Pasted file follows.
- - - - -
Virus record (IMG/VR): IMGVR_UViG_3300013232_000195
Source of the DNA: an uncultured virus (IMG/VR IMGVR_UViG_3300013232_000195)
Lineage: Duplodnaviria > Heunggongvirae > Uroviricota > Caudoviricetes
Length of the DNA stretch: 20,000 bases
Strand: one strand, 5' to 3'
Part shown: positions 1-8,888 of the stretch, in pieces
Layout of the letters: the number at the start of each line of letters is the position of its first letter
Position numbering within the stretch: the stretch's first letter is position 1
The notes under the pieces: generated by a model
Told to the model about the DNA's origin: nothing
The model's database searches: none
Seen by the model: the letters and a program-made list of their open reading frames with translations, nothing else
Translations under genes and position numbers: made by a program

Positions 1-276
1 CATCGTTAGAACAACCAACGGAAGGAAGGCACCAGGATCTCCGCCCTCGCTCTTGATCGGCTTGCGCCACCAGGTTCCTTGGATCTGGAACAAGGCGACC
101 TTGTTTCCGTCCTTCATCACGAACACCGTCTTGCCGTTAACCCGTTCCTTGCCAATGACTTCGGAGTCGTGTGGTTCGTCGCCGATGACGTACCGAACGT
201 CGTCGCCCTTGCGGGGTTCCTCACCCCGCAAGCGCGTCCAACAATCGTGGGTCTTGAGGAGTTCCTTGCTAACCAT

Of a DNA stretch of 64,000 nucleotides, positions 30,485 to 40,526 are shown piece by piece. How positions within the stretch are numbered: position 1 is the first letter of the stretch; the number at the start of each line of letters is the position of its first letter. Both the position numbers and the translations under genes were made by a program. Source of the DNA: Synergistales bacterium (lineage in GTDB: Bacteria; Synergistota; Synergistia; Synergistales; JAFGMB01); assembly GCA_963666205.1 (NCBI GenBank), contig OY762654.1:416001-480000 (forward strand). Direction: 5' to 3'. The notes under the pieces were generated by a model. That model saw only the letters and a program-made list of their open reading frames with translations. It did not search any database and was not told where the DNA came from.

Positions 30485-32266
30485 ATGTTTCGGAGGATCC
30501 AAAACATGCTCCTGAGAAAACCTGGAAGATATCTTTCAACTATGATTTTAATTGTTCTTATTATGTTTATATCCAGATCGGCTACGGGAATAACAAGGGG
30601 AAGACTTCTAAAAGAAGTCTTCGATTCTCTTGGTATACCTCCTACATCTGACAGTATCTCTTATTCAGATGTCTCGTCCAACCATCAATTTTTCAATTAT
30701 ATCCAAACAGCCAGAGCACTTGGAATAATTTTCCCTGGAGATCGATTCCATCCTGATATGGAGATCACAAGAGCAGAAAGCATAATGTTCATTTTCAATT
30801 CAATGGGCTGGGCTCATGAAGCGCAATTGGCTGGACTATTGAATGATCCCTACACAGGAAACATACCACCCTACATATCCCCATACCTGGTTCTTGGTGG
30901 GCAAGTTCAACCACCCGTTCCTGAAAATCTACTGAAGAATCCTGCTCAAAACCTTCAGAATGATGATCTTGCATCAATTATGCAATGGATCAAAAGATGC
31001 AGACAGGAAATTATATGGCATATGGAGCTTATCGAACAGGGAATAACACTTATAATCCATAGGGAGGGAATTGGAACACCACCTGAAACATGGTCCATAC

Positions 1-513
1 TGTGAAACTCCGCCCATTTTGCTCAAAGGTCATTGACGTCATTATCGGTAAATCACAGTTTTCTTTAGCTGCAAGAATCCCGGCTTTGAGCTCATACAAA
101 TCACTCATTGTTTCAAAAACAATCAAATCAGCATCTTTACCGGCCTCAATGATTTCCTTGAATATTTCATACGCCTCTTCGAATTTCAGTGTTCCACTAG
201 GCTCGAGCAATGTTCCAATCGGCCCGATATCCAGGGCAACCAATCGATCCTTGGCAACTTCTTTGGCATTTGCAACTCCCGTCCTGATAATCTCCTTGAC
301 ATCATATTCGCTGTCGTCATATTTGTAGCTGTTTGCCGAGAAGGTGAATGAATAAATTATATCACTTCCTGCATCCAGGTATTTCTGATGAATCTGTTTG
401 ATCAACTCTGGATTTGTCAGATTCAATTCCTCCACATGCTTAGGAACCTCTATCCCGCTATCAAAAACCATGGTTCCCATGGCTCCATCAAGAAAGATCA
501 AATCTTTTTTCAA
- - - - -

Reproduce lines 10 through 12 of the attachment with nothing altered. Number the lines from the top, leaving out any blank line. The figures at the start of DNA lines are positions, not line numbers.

Told to the model about the DNA's origin: nothing
The model's database searches: none
Seen by the model: the letters and a program-made list of their open reading frames with translations, nothing else